"We've asked all of the teachers, across content areas, including our art teacher, our music teacher, P.E., to try to integrate some form of education or activity about the solar eclipse into their day," Rogers said. "I know many of the teachers have already started teaching the kids about the eclipse to prepare for it. Even our art teacher is doing an activity with (students) predicting what they think it's going to look like."

Rogers said Euchee Creek Elementary students were visited by a member of the Augusta Astronomy Club to talk about the eclipse and safety. Following the eclipse next week, students will get to see a star lab that will be set up in the school's media center.

"It's kind of like a traveling observatory," Rogers said. "There's a projector with different cylinders that you put in and it can show the kids the constellations and the sun and moon. We thought that would be great to follow up after the eclipse."

And while it's exciting, Rogers and school principal Katie Yeargain said the school district has made safety a top priority.

This week, students received their ISO-certified eclipse glasses, and teachers are taking time all week long with their students outside to practice how to properly wear the glasses.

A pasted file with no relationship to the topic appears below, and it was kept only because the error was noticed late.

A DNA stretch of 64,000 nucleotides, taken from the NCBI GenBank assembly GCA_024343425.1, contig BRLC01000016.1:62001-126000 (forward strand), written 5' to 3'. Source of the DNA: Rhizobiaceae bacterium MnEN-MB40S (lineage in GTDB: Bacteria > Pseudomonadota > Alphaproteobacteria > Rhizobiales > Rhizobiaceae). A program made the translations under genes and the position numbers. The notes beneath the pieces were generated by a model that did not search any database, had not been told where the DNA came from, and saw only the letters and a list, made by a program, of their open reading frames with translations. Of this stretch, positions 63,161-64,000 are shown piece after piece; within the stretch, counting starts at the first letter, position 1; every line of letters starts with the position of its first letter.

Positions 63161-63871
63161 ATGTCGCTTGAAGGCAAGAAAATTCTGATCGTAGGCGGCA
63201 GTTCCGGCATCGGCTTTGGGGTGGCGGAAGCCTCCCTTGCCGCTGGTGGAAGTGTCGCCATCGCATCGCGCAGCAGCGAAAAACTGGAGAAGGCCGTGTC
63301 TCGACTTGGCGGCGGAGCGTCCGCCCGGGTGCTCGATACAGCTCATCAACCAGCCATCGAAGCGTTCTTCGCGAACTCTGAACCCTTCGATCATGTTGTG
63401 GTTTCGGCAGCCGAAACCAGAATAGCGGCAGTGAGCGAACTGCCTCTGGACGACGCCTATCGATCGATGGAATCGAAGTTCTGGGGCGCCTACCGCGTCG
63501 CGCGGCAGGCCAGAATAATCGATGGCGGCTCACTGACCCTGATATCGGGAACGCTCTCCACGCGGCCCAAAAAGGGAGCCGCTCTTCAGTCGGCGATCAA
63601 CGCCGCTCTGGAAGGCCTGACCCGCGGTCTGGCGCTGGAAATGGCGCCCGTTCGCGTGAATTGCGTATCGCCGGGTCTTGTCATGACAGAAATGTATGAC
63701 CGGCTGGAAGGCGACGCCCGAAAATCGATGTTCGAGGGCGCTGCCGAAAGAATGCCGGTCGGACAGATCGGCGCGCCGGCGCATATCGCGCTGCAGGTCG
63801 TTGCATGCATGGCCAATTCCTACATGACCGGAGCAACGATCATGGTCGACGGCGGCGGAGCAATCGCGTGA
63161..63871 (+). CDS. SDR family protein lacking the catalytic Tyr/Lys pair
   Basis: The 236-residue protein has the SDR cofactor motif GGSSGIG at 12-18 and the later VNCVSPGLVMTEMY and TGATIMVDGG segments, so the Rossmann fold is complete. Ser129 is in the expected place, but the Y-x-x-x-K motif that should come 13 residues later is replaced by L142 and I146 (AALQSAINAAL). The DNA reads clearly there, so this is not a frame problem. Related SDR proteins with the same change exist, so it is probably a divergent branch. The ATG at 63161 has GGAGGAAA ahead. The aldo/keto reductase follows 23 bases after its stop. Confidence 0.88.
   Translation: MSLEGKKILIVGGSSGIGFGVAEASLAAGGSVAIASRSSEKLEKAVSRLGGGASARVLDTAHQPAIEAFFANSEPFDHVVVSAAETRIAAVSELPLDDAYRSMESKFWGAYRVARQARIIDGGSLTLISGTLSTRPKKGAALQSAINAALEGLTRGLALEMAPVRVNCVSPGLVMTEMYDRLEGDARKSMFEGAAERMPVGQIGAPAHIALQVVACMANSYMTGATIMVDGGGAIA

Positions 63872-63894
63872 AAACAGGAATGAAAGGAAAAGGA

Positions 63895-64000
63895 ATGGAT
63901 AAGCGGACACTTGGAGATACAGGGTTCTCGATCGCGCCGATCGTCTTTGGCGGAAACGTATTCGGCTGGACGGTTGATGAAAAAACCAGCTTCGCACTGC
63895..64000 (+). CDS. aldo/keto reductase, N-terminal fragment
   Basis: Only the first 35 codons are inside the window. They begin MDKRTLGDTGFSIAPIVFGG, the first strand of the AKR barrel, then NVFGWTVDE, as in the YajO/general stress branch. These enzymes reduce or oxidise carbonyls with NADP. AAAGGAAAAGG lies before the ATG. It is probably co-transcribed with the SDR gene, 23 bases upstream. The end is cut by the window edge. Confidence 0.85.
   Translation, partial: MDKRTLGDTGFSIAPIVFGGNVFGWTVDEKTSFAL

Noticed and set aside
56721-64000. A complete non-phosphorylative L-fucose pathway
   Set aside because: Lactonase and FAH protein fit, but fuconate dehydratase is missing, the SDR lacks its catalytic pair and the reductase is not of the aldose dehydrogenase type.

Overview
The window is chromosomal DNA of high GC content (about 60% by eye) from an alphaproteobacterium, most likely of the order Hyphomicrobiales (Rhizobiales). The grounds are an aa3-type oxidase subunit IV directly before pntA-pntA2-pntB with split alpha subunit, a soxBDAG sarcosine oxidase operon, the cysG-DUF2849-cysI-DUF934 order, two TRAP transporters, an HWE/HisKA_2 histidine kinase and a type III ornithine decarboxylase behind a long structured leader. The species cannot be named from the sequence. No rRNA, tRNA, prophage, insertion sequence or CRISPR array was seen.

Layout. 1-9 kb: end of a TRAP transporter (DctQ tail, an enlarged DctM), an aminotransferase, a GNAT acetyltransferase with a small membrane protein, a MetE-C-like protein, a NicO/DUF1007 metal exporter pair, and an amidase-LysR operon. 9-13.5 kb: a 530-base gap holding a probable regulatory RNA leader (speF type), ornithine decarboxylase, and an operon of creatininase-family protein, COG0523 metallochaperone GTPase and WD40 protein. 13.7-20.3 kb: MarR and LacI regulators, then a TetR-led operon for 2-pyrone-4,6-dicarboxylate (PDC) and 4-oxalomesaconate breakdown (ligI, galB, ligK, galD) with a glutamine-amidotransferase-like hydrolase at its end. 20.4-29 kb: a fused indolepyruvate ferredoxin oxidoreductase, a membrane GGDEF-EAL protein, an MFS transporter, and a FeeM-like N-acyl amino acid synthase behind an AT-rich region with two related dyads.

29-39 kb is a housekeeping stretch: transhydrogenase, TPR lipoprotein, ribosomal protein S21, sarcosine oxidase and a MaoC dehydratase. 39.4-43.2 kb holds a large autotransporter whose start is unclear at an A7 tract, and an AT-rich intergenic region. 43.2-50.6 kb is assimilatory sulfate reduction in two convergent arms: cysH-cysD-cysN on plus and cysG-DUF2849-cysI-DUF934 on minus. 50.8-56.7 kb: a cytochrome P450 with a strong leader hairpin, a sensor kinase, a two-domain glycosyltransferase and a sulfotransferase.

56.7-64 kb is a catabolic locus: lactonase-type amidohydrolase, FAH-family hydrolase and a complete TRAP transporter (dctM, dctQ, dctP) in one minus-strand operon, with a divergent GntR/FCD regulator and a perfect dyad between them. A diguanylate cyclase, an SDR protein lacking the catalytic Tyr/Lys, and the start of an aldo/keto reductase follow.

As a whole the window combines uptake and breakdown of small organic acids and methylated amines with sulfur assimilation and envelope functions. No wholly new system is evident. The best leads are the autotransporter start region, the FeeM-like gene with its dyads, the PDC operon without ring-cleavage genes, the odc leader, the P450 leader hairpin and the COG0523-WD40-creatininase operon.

"Anytime you stare at the sun, your natural reaction is to look away," Rogers said. "But during the eclipse as the moon moves between the earth and the sun, it's going to partially block the sun and ... it's not as bright. So you can look at it, but you don't want to because those rays are still there."

But teachers are on guard to be sure that students, especially younger ones, understand the dangers and will be supervised during the viewing.

"That's why we are being proactive, and we are going to explain why it's so critical to leave their glasses on all the time," Yeargain said.

Rogers took time with her students Monday to hand out the eclipse glasses, which are similar to what 3-D glasses look like, and practice outside how to wear them.